In Seeing Pink, a group of five middle-class women, angered by continuous acts of spousal abuse and other forms of domestic oppression, garb themselves in pink robes and hoods, and embark upon a campaign of revenge. Safe behind their pink disguises, they vandalize, they scandalize, they vent. Their clandestine actions not only free their spirits, but also ignite the nation's curiosity. But one night their increasingly audacious behavior gets out of hand, and they accidentally kill a man. This man is the son of a United States senator. Seeing Pink is the story of five human hearts finding the courage to beat out loud. But it is also a thriller. Shortly after the women begin their escapades, word of their actions wildfires across the country, and soon their cause is adopted by talk-show hosts and Washington lobbyists. Their small West Virginia town spills over with pink-clad protestors and television crews, lines are drawn in the sand, and then—on what the women have decided is their final night as vigilantes—the gun goes off, and the senator's son lies dead at their feet.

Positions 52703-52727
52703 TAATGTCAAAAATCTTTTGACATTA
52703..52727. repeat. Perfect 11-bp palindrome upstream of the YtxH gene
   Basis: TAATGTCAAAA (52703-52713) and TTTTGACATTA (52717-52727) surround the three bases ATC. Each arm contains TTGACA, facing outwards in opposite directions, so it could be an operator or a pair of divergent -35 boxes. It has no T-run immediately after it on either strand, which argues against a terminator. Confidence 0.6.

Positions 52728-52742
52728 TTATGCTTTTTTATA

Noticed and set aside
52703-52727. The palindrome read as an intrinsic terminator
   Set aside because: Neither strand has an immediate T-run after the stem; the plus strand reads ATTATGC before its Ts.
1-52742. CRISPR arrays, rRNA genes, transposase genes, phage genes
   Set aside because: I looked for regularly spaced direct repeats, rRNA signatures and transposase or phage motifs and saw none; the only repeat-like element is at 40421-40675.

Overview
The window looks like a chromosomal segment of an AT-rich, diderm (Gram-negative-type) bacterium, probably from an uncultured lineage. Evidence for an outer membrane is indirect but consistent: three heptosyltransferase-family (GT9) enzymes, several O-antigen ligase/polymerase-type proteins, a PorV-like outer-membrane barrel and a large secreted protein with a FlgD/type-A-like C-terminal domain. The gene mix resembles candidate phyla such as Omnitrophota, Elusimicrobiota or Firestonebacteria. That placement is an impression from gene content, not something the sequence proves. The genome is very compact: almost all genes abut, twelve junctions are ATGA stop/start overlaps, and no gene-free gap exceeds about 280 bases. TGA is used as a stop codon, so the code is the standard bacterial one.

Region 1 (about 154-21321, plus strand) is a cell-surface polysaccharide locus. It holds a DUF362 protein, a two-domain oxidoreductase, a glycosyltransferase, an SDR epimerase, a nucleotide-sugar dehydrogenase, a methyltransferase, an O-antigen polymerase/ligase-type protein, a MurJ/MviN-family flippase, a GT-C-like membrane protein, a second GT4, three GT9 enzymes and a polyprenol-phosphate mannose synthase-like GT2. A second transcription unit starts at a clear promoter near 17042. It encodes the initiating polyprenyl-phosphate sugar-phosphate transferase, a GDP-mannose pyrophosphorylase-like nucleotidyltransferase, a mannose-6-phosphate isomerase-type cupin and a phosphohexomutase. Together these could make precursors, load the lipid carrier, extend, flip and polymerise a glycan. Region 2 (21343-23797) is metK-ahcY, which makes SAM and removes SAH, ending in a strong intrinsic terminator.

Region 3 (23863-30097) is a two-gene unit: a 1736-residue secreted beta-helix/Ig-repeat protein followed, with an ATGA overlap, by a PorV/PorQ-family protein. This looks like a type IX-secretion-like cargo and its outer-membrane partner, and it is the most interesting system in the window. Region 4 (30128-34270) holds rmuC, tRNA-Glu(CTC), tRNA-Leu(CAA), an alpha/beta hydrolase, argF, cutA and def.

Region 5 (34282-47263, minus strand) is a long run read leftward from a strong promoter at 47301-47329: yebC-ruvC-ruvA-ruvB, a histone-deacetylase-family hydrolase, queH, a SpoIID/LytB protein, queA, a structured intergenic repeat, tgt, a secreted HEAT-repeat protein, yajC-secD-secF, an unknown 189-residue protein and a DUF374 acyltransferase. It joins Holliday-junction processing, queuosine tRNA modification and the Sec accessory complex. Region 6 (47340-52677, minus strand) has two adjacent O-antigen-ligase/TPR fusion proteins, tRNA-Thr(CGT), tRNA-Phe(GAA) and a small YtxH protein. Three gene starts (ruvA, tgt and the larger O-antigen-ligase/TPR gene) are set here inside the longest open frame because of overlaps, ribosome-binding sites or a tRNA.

What started out as a way of striking back at bullies turns into a frantic race to cover up a murder. However, the women find that their own souls have grown too big to contain. They cannot simply keep their heads down and wait for the danger to pass, but must take their place at the forefront of a national uprising. Federal agents, secret tunnels, skinheads, helicopters, mob riots, and heartstopping sex—these are the elements that drive Seeing Pink to its harrowing conclusion.


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Seeing Pink
by Erin O'Rourke

Five Star
September 1, 2003
ISBN #078625632X
434 pages
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